Unless you are specifically asked for an edited version of a song or its instrumental, you should send the best, fully-produced and mastered version of your song to a music supervisor and just that version. And if the only version of the song is an instrumental, then of course you send the best version of it.
That said, projects and music supervisors will often need different versions or elements of a song.
1. Instrumentals. fully-mastered and produced versions without vocals.
2. Stems: Songs broken down into major individual elements (e.g., vocals, drums, bass, piano, etc.)
3. TV Edits: Versions of songs edited to include minimal vocals or background vocals.
4. Trailerized Versions. These are re-mixed and often re-done and re-mastered versions to follow the format of trailer music.
5. 15/30/60 Second Versions: This is more for Ads and promos. These should be re-edited versions of songs that build to a crescendo, emphasise the main elements of the song (the hooks, chorus).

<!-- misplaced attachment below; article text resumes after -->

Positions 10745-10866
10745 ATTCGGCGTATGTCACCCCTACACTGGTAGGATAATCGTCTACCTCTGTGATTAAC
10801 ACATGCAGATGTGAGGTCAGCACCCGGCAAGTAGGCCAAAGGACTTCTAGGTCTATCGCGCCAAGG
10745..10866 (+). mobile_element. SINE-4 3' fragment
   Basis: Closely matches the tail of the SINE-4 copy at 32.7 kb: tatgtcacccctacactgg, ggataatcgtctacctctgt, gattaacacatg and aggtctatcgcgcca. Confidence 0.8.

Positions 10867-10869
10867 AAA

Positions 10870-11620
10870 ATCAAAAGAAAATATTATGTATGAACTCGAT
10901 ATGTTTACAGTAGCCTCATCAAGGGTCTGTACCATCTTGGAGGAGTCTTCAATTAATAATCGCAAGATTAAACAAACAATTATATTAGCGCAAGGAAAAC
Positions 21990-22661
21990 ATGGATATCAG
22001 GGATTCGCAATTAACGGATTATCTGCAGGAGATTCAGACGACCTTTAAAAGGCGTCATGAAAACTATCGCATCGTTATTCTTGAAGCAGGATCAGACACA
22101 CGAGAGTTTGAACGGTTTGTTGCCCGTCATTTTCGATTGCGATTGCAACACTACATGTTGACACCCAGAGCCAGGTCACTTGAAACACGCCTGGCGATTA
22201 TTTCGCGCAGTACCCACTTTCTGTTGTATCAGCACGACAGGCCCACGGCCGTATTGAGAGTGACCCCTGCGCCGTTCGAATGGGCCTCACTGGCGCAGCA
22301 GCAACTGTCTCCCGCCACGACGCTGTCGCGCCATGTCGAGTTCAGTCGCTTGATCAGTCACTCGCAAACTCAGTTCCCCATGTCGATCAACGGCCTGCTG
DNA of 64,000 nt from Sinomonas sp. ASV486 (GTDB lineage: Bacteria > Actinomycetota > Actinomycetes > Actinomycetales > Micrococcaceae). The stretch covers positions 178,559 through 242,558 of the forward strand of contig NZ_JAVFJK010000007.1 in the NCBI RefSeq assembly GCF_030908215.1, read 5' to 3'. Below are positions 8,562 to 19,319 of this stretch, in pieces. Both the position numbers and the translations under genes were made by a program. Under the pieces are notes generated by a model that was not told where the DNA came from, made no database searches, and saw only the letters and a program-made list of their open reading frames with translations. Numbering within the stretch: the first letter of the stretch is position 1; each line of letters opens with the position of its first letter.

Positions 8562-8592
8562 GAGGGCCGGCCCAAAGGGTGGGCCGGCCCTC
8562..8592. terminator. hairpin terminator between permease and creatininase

Whether or not you choose to create all these types of versions of all of your songs it up to you of course, but when it comes to metadata, you need to make sure that you notate in your metadata what versions you have available.
Here’s the way I do it.
1. I put it at the end of my comments, after the descriptive tags, master ownership and contact info.
2. I say “instrumental, stems, Trailer (and whatever other versions you may have) upon request.”
State only the versions you have on hand. If you only have the one version of your song, then say nothing in this regard.
Doing this streamlines the process for music supervisors and increases your song’s sync potential.